Rolling Stones, Beatles | The Rolling Stones: This might be the “last time” we see them

Rolling Stones, Beatles |  The Rolling Stones: This might be the “last time” we see them

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Soft serve ice cream was somewhat exotic in the 1960s. Næstad Bakeri was located in Reina, where I grew up. The bakery also baked the “best in the world” school bread. The place was a gathering point for young people much older than me.

But Næstad Bakeri also had something quite exclusive: the Jukebox.

And I spent more money on it than school bread and ice cream. I think it cost 25 cents to hear a record – and I got five songs for a penny.

Ernest A. Liersvin

I have worked as a journalist/reporter all my life. I started in local newspapers, then ten years at NRK, then 28 years at TV 2. I have been working in skiing in recent years; Especially cross country skiing.

I have no idea how many times I pressed C5. Then the Rolling Stones' “Last Time” came out of the speaker.

For me, “The Last Hour” was the beginning of what I must admit has become a passion. Because after C5 in Nystad, the stones followed me, or more accurately; I've spent countless hours on their music.

I have no idea what got me hooked. At the time, it might have been a cliché, like the Stones having longer hair than the Beatles, who were mostly into pop music.

It could be the last time

The Stones were also opposed to most things, and were outsiders. The music was raw and suggestive. The fact that parents and other adults couldn't stand the Beatles' music hardly dampened my relationship with the Rolling Stones.

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It says something about the “craziness” that occurred when one of the Rolling Stones, Brian Jones, died in 1969, and a friend and I wore black mourning bands.

The first opportunity to see the idols was in 1965. The dream came true. My parents, who were in love with Nora Brockstedt, had no idea to take the boy to Oslo because of “such a fuss.”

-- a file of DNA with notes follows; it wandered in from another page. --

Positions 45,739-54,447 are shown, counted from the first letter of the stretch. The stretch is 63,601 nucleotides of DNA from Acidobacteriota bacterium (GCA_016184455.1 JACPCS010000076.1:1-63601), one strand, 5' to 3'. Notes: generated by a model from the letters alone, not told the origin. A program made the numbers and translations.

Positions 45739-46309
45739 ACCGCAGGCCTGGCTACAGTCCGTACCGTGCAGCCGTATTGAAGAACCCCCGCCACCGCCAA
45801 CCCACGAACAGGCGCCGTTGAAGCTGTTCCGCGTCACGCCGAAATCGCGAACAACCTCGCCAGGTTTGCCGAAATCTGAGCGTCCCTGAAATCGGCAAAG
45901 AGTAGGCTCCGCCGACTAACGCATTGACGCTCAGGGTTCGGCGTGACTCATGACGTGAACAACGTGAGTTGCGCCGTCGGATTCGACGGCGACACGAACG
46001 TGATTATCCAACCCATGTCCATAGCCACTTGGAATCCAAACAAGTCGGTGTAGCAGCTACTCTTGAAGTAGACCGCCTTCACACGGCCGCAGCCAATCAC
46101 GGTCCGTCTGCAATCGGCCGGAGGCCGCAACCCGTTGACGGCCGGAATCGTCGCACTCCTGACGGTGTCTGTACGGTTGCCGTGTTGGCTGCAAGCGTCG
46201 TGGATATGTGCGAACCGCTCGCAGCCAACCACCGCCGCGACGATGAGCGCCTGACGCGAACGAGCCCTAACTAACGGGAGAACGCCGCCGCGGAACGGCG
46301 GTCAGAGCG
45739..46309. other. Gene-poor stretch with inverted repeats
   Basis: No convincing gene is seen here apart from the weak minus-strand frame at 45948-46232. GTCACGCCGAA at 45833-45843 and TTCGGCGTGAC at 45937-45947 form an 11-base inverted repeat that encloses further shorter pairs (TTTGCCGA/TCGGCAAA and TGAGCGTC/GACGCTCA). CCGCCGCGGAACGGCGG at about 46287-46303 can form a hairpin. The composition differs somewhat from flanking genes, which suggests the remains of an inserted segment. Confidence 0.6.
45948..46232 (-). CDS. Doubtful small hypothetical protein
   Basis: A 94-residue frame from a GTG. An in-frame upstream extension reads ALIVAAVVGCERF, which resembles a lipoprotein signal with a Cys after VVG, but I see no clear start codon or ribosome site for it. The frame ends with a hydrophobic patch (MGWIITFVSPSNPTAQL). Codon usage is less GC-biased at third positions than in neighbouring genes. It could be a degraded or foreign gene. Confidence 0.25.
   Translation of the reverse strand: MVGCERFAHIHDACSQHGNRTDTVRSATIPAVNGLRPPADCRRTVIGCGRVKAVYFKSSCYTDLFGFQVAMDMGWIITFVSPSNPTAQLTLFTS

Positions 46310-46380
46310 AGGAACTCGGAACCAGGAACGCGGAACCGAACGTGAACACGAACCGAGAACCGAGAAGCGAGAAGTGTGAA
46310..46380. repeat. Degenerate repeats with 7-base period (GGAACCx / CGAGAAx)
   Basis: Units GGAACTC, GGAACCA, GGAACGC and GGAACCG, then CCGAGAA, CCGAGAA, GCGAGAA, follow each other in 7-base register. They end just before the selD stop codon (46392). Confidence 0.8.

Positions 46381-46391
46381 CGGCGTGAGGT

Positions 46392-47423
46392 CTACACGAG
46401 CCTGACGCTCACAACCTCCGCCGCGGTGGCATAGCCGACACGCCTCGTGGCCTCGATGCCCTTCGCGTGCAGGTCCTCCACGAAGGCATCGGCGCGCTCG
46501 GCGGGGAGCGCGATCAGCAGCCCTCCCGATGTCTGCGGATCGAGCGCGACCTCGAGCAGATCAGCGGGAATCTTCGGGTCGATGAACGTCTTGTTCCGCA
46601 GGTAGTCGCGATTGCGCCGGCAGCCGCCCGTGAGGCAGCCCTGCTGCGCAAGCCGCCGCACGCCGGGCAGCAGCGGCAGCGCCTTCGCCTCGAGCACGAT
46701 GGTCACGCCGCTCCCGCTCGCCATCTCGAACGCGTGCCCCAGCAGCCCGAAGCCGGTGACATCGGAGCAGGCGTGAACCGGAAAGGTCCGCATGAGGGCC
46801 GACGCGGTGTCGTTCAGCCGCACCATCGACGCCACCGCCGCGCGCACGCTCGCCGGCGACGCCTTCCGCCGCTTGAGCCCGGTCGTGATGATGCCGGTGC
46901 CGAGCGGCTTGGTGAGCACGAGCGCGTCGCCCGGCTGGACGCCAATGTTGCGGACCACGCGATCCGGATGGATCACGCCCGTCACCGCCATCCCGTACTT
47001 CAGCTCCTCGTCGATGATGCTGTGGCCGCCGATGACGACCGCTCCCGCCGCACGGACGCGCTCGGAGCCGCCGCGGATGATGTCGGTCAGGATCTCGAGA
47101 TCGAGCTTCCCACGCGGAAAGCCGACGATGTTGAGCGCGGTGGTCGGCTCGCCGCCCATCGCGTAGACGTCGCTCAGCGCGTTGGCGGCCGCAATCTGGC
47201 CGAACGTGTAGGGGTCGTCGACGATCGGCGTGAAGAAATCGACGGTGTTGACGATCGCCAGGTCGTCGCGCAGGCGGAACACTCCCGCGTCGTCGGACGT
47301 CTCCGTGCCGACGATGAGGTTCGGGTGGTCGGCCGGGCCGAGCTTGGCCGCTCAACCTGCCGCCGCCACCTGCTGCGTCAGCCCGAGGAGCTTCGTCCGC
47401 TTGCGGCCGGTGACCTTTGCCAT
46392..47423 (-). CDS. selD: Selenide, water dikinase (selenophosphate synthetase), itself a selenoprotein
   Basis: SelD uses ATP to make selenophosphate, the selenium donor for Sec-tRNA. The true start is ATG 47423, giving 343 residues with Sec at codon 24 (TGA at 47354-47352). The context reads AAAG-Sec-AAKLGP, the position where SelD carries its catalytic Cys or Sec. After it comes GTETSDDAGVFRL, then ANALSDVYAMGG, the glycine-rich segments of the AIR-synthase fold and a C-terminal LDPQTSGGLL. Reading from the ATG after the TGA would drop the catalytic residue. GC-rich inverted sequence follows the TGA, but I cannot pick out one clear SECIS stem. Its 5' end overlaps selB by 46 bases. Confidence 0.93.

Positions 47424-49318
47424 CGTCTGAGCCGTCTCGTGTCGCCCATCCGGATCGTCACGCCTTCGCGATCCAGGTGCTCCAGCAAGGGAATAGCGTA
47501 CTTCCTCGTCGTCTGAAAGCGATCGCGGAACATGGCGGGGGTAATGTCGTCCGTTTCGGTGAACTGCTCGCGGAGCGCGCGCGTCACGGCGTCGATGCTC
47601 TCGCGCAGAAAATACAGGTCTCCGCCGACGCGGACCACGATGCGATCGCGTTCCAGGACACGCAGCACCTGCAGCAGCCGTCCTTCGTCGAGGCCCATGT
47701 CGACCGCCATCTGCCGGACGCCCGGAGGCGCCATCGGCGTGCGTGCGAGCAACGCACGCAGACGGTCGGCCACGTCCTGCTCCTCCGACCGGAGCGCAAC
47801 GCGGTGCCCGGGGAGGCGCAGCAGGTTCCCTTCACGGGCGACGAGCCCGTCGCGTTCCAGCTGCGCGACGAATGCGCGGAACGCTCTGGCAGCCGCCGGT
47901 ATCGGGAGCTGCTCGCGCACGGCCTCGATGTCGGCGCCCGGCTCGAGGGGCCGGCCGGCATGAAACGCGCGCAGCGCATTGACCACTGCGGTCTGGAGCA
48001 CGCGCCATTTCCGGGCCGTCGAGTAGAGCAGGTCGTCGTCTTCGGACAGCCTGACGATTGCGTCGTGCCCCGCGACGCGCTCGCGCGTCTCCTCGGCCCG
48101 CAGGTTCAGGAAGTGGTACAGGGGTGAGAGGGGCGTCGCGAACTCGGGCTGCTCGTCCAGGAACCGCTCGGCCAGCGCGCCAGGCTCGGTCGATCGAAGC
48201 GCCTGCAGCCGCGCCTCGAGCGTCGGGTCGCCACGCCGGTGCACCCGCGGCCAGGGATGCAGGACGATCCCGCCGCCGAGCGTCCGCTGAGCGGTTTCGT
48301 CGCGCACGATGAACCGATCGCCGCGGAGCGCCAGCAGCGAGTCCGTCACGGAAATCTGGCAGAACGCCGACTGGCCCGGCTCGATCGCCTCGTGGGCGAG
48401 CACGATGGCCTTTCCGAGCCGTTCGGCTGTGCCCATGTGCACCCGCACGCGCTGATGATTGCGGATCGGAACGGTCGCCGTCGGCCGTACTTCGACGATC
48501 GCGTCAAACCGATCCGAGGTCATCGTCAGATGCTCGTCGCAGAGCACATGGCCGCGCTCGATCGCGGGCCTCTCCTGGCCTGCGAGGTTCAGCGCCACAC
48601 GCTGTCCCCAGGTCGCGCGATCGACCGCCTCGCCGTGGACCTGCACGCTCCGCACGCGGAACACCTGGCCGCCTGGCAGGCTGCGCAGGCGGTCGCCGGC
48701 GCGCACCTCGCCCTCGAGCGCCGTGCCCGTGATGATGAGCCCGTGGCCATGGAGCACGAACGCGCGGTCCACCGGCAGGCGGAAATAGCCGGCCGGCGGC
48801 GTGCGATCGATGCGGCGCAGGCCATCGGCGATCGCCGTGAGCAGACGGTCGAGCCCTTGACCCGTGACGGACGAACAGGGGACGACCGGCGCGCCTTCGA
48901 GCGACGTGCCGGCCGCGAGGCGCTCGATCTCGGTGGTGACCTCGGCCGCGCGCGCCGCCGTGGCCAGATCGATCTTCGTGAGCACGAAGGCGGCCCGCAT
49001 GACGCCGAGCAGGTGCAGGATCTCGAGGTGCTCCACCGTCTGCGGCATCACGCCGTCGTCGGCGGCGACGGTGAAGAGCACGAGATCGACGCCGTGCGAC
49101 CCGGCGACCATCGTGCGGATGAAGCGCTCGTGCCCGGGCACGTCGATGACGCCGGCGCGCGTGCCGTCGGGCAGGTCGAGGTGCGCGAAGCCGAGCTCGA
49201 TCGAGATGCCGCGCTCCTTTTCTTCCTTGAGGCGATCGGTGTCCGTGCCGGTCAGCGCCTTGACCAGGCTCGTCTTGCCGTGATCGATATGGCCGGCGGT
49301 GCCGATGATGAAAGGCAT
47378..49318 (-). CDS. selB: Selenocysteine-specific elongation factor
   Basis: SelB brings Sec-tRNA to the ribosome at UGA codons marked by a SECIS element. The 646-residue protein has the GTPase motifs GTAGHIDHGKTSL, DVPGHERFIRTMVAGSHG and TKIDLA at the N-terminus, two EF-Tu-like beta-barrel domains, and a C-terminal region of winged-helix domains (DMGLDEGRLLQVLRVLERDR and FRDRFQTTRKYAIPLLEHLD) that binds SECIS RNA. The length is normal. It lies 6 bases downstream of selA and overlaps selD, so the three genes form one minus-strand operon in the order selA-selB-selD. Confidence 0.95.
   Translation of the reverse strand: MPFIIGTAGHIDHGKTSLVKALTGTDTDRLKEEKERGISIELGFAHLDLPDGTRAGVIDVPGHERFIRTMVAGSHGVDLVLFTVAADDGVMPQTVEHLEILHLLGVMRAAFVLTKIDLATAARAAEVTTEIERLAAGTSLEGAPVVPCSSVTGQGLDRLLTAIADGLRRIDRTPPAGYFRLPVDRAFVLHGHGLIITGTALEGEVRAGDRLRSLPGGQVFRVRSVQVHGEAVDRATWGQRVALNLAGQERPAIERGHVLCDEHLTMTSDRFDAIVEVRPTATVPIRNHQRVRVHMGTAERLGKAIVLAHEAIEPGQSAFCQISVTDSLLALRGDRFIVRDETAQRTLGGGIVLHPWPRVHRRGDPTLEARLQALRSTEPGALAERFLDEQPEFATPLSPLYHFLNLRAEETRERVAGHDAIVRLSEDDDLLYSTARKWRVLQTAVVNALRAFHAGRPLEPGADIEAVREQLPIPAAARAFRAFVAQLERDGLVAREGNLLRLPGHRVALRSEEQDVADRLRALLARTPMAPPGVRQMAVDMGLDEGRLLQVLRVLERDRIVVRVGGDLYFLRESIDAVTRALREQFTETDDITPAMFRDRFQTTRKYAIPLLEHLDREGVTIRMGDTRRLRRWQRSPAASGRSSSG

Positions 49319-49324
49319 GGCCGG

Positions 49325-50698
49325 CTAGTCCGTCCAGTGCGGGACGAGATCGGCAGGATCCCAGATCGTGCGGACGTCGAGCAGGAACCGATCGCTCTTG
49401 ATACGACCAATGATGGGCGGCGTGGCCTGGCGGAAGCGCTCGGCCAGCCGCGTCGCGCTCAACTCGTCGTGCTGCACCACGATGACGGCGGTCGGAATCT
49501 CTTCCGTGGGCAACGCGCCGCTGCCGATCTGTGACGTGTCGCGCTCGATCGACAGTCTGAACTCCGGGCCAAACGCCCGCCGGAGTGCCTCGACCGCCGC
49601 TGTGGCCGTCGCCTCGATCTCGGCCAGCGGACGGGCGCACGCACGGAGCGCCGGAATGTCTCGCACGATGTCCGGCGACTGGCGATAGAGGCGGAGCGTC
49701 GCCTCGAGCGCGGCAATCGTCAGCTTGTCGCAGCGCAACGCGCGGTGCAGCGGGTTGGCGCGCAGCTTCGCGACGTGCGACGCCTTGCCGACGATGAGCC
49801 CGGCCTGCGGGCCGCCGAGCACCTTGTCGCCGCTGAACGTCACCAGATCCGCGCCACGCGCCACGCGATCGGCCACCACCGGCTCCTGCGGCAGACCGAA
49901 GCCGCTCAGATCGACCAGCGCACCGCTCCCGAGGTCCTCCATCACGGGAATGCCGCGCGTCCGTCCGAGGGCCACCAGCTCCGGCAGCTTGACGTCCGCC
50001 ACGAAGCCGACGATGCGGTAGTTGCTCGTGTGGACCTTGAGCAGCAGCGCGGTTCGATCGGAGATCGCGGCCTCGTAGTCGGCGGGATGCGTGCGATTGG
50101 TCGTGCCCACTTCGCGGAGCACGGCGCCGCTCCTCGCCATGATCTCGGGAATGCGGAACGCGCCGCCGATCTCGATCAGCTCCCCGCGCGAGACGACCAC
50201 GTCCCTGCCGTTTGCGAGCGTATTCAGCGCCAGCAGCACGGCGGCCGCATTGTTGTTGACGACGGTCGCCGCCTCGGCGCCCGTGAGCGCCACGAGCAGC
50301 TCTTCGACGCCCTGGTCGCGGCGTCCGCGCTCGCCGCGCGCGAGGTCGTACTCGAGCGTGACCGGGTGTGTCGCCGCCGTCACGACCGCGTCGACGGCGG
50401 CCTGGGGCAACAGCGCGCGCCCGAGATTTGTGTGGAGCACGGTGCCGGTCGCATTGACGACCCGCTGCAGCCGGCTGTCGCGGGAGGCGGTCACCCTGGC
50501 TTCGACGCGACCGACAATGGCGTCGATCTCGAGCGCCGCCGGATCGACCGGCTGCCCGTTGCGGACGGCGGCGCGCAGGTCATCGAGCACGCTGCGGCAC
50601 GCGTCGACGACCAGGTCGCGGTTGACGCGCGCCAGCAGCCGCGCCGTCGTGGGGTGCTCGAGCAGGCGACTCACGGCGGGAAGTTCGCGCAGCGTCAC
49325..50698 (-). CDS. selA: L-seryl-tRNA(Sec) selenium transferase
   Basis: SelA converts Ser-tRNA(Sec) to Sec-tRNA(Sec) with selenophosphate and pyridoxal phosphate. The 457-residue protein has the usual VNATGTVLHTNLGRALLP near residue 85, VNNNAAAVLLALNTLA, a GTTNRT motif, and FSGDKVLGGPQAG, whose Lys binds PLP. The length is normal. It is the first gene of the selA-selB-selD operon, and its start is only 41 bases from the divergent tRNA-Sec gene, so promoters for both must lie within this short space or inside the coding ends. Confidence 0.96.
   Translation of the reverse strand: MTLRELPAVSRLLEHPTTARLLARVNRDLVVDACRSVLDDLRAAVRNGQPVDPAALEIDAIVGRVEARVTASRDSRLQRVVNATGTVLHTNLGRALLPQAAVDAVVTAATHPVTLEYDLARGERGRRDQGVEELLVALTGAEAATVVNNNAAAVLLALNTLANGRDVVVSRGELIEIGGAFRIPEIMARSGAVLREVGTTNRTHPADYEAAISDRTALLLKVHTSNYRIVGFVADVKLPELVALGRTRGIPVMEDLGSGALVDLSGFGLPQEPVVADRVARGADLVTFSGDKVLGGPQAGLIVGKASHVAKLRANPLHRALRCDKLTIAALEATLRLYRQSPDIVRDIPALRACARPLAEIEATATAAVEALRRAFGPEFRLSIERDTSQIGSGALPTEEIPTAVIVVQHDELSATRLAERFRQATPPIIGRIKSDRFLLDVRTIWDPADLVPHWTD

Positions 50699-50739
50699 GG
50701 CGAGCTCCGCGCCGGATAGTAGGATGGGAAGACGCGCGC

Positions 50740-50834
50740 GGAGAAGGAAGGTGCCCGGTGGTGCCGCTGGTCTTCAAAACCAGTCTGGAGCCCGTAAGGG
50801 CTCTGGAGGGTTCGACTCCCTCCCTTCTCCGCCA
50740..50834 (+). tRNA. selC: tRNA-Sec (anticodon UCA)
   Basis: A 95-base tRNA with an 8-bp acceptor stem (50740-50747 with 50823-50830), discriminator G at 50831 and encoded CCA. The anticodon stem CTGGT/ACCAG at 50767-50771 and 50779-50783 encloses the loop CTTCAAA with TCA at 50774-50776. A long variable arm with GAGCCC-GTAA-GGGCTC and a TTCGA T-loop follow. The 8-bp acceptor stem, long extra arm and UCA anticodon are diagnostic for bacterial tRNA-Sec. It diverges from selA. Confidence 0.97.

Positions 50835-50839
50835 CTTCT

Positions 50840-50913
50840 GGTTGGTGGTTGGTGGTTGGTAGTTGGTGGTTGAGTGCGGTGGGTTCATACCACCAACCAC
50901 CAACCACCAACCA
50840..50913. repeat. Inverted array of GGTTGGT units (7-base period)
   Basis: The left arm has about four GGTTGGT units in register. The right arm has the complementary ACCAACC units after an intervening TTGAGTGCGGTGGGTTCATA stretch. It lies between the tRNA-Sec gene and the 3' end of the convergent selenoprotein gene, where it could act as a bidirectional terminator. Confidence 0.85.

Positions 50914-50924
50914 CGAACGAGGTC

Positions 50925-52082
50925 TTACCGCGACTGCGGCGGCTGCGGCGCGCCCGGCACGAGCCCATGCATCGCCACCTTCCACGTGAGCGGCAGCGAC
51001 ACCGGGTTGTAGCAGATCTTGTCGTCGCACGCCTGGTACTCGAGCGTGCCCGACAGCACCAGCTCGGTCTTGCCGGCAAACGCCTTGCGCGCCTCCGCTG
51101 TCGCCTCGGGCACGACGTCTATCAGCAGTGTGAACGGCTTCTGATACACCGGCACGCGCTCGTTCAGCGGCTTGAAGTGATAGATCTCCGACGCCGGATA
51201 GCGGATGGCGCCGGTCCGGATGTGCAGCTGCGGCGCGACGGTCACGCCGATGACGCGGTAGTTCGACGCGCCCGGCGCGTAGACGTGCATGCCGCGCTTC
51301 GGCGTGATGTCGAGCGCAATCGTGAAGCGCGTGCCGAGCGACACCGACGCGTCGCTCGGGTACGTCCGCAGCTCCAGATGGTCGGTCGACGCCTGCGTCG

It might be a consolation today that the Stones played at the Messehallen in Sjølyst at the time. And where the hall once was, I live with my wife, who has also become enamored with Stones music.

I've been digging Stones music for 60 years. Hardly a day goes by without me hearing a Stones song or two. And there's never a Stones tour without us having a gig or two.

Because it might be the “last time” we see them.

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The Stones are best live

After seeing The Stones on stage last night (Norwegian time) in New Jersey, there's no sign that Mick Jagger, Keith Richard and Ronnie Wood are on any farewell tour.

As usual, the stones were presented as follows:

“Ladies and gentlemen! The Rolling Stones!”

Then came the famous guitar riff “Start med Up”, before boss Mick Jagger came along. We were of course served many classics, as well as some samples from the relatively recent album 'Hackney Diamonds'.

But they didn't play “the last time.”

The Stones have played over two thousand concerts (!), and a few of the players are over eighty years old, but the Stones still show a joy in playing which is impressive to say the least. To my taste, the stones are the best alive.

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Speaking of age, Stones fans are getting older too. We saw the Stones in the same arena here in New Jersey just three years ago. The biggest change to the concert venue, MetLife Stadium, since then is that half of the standing area has now been converted into seating. But the amazing thing is that most people, regardless of their age, stayed for two hours, because that was the reason they stayed everyone I stood up as the Rolling Stones entered the stage.

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Soul care

At the same time, it warms the Stones' heart that so many young people go to a Stones concert.

Unlike recent Stones concerts I've attended, “Hackney Diamonds” was almost devoid of visual effects. It suits the band.

So my relationship with the Rolling Stones began with the song “Last Time.” Was it the “last hour” in the United States last night?

I don't know.

What I do know is that my Stones life is built on the following simple philosophy: As long as Jagger and company can be on stage, we can travel to a concert – wherever in the world. It is care for the soul.

“It's just rock 'n' roll, but I love it.”

Ashura Okorie

Ashura Okorie

"Infuriatingly humble web fan. Writer. Alcohol geek. Passionate explorer. Evil problem solver. Incurable zombie expert."

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